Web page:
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Making change possible

Making change possible: Tony Bates
23 01 2007 Irish Times by kind permission
Mind Moves: I want to unfold. I don't want to stay folded anywhere, because where I am folded, there I am untrue - (Rilke)
Forgive me if I revisit the theme of change this month. Perhaps it is because we are taking our first steps together into the new year, a time when our desire to change and unfold in those places we feel stuck, runs headlong into our awareness of how difficult it can be to do so.
Psychology has said a lot about this basic human conundrum. Different writers have offered their particular insights about what makes change so elusive and what seems to make it possible.
Tom Borkovek is a psychologist who has spent years studying how people free themselves from negative patterns of behaviour. He is not a household name - he has confined himself to hard-nosed research rather than popular literature - but his insights and findings have radically influenced the way psychotherapists in the cognitive and behavioural traditions work with people who feel afraid a lot of the time, ie people with anxiety disorders.
In the next few columns I would like to share with you some of the core principles of becoming unstuck that Borkovek has distilled from four decades of psychological research.
The most basic discipline for changing how we feel is what behaviourists have called self-monitoring. This simply means that you deliberately pay attention to what happens within you as you find yourself running up against familiar experiences of becoming tense, fearful or gloomy.
Initially it may be helpful to write down what you see happening in your mind and in your body. Writing things down helps you to stand back from your experiences and appreciate what is happening more objectively.
It can be easier to snare your thoughts on paper rather than have them buzzing around inside your head like wild bees.
What you will discover when you take time to monitor your moments of difficulty is that much of your distress is being created by the preconceptions and negative expectations you bring to challenging situations rather than the situation itself.
When we react negatively to stressful situations, our reactions are stored in memory and strengthened, making it much more likely to happen again. When it happens often enough, our reactions begin to feel as familiar as an old pair of shoes; your stress begins to feel like the real you. And because it keeps happening, you conclude that you can't change. So everything stays the same and you feel stuck.
This problem arises because your expectations of the world are out of tune with what is actually going on in your present moment environment. You are like someone who insists on trying to navigate their way through new unchartered terrain with an out-of-date map.
Self-monitoring creates an opportunity for you to see that you are much more in charge of your life than you might realise. As you observe your familiar negative reactions, you see that your negative feelings arise less from outside, ie the challenges that confront you, and more from inside, ie your own internal dialogue about what's happening.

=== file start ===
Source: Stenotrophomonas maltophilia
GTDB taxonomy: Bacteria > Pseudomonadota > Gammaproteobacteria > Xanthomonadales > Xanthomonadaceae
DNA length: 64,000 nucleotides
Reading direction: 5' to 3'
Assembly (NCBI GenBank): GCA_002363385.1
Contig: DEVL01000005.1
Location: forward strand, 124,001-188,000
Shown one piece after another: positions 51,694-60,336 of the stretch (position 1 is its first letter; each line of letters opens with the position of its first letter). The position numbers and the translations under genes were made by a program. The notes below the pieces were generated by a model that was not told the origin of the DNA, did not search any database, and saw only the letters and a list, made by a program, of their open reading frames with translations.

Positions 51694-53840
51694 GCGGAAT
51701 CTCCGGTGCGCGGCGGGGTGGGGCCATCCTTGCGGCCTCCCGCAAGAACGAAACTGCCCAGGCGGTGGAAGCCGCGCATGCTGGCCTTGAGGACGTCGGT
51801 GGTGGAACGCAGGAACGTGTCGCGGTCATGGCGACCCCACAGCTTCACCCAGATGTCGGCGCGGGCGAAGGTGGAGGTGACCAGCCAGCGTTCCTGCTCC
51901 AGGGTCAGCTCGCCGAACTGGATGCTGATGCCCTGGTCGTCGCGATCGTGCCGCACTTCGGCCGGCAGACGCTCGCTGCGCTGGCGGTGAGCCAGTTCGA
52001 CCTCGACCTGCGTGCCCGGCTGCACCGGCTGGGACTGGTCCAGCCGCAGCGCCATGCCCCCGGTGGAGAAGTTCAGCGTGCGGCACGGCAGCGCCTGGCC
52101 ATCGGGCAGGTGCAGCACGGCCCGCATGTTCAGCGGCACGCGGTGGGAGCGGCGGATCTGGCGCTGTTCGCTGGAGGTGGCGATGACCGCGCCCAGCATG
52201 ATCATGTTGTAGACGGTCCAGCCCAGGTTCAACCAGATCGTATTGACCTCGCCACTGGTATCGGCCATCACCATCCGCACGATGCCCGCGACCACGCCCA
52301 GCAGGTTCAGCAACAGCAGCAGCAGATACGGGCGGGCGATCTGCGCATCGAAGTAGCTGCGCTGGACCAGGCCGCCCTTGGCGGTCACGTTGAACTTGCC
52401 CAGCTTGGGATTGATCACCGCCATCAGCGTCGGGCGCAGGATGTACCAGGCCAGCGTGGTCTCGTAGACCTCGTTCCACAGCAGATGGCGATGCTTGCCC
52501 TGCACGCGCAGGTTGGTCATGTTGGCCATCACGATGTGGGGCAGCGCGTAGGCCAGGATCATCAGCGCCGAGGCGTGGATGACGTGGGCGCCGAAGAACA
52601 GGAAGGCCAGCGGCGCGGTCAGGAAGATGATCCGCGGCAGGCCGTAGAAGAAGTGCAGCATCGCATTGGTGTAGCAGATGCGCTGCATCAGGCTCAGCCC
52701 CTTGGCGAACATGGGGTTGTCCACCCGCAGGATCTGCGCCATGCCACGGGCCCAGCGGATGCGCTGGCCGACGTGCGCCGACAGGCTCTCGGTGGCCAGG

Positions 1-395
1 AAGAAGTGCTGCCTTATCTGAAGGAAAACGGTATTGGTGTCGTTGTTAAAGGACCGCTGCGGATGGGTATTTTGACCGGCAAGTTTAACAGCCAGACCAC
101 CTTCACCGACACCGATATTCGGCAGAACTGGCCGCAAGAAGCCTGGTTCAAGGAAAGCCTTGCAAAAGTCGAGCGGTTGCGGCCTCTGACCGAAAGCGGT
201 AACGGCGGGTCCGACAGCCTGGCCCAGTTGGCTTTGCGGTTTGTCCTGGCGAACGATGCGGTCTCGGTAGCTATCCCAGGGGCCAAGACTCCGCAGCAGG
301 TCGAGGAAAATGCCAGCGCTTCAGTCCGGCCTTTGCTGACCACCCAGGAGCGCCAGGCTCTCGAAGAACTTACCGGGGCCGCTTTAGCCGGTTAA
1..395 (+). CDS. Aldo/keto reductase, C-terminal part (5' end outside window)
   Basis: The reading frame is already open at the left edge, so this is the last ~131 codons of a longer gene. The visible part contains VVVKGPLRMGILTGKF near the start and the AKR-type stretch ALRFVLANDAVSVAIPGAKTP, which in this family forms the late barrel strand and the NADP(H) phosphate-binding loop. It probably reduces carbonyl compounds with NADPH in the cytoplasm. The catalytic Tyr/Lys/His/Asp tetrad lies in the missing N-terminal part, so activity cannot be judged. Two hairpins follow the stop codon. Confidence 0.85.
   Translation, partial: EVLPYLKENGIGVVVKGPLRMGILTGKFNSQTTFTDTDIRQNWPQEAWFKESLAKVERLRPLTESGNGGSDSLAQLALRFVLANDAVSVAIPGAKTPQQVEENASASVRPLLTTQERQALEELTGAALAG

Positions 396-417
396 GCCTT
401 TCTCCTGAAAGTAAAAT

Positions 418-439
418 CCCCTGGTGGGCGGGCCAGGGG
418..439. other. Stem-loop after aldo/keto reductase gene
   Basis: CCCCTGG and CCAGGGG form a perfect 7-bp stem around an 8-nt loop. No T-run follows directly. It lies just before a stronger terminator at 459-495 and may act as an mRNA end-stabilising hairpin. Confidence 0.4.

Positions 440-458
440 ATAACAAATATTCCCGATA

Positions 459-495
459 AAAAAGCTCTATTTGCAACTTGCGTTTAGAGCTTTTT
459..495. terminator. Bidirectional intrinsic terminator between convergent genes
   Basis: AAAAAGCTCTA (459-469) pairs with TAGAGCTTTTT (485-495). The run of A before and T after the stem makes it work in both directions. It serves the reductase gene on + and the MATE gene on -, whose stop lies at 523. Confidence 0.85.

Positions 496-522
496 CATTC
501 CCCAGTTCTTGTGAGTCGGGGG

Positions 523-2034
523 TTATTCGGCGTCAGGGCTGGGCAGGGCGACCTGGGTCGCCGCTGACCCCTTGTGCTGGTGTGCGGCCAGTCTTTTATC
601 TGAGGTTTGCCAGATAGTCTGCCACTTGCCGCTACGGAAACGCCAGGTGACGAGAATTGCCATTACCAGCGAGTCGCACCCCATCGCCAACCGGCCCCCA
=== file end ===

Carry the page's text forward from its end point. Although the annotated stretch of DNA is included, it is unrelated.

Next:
For example, when you encounter a problem at work, your stress level rises, not so much because of the problems you face, but because you assume you will be blamed for whatever has gone wrong.
Suddenly your imagination becomes gripped by an internal drama where you see yourself being accused of being irresponsible and your thoughts become caught up in the fantasy of defending yourself. Naturally this internal drama does little to resolve the problems at hand.
Being able to notice these familiar patterns as they become activated opens up possibilities of real choice; you can go down that well-worn path, and you may find it hard not to, but eventually you begin to see that you don't have to.
Relaxation training is a second core principle of becoming unstuck that can help you to change. There are many forms of relaxation and part of taking care of your mental health is knowing what works for you. It's good to have a strategy that you can call on when you notice familiar patterns of stress.
Counting backwards from five, linking each number to your outbreath until you reach one - and repeating this as often as you need - is a simple and effective technique. As you relax and find some tranquillity it becomes easier to let go the grip of your defensive thinking, to open yourself to the present moment and engage with the nit and grit of what is actually happening now in your life.
Change becomes easier when you see that you are far more than your habitual reactions and when you learn to connect with what it is that you care most about and want to bring into your life.
But enough for now. We'll pick this up again in two weeks' time and look at how our emotions and deeper values can allow us to unfold in places where we feel stuck.

Tony Bates is a clinical psychologist and chief executive of Headstrong - The National Centre for Youth Mental Health.

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